1. Mobility

As Americans are living longer and traveling is becoming more accessible, families often scatter across the country and sometimes the globe. People typically start prepaying for funerals around the age of 50, but it is becoming increasingly more likely that the place you live now may not be the place you end up at the end of life. Many prepaid funerals will not transfer your funds to another funeral home, nor will they give you a complete refund.

2. Changes in End-of-Life Wishes

Between prepaying for a funeral and the actual time of death, a person’s end of life wishes may change. For example, more and more people are opting for cremations. However, if you prepaid for a funeral and chose to change your plans, the money will most likely not be refunded.

3. The Shady Funeral Director

With prepaid funeral plans there are no guarantees to protect your money from being stolen. Some funeral directors can take advantage of customers.

Many people opt for a Pay on Death Savings account instead of a prepaid funeral. A Pay on Death savings account is an account that will be cashed out to a beneficiary at the time of death. In the end, the pros and cons are yours to weigh, just as your funeral arrangements are yours to make.



As an EMT volunteer for Emergency Medical Services, I have learned much about preparation for catastrophes, what we call multiple casualty incidents (MCIs). Just the other day, we worked together with the the fire department, hazardous material unit, county ambulance services, and police for a MCI simulation where we more or less practiced working in an unexpected catastrophe, natural and manmade. These simulations are as real as they can be with “‘blood, guts, and galore”, screaming people, chaos and more. I have participated in a variety of simulations as a patient, medic, and observer. When we first come onto an incident, it is our job to save as many people as we can, but to not waste time with people who require more than the basic care. Triaging is classifying people as green, yellow, red, and black. As a medic, the hardest thing to deal with in these situations is triaging someone black because black means death or dying. In mass catastrophes, this could mean that someone is still alive, but won’t make it under the current situation. The person could be still screaming for help, but if their body is severed in half, we are to label a person black and move on to the next victim. This is traumatizing for all parties, both the medic and for the dying person.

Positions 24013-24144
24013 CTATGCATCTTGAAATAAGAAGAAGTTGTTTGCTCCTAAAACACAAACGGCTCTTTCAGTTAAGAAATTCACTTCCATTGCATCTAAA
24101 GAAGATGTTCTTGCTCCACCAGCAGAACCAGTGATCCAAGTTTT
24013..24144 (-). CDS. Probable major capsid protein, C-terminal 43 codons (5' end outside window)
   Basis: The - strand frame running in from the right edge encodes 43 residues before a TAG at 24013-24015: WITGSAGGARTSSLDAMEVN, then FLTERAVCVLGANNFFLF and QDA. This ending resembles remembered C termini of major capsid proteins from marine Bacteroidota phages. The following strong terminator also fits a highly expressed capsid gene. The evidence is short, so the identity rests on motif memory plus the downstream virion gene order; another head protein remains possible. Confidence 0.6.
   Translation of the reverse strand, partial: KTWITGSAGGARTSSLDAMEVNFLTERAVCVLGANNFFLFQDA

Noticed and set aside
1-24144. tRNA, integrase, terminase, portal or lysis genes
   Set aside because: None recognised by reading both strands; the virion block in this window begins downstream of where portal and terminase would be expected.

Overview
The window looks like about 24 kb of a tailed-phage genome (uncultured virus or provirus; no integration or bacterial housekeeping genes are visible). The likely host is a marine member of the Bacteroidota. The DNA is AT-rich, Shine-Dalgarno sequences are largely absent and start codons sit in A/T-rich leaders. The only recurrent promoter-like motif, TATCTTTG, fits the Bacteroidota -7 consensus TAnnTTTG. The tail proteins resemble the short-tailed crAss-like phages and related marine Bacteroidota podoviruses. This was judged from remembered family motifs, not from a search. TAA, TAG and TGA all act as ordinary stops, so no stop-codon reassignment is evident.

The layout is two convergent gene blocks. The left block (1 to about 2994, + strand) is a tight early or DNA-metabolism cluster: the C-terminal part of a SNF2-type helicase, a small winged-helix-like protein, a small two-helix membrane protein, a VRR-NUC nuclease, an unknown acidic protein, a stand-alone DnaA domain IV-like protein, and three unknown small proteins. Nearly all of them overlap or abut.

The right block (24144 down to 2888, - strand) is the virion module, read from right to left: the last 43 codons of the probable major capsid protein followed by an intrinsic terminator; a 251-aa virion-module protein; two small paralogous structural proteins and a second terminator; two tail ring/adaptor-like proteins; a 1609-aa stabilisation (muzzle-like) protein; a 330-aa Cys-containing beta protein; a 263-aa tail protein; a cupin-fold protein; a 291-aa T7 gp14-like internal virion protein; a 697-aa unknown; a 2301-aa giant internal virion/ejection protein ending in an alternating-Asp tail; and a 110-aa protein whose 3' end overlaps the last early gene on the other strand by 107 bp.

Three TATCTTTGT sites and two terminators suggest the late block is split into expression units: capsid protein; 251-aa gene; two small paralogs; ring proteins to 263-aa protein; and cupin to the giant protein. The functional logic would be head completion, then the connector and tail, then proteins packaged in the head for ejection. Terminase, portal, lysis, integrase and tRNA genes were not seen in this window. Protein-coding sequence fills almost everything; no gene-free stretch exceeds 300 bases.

I think this is just a small illustration of how mass catastrophes can drastically affect life. Just the seemingly endless amount of death and dying coupled with chaos and confusion changes the face of death. Maybe this is why our media is obsessed with apocalyptic, post-apocalyptic, and the “end of the world”. These themes have permeated everything from movies to music to books. Recently, the CDC published information on how to prepare for a zombie apocalypse. While funny and portrayed in a mildly joking manner, the point is to educate people on preparing for disasters including wars, terrorist attacks, tornadoes, hurricanes, earthquakes, etc. (11_225700_A_Zombie_Final). If you go through the comic, it is a little funny, but the simple idea of a MCI has taken off in a variety of ways that have people thinking about the changes needed to deal with so many bodies at once.

What do you think? How do you think our society understands MCIs? How do we deal with mass death on an emotional and physical level?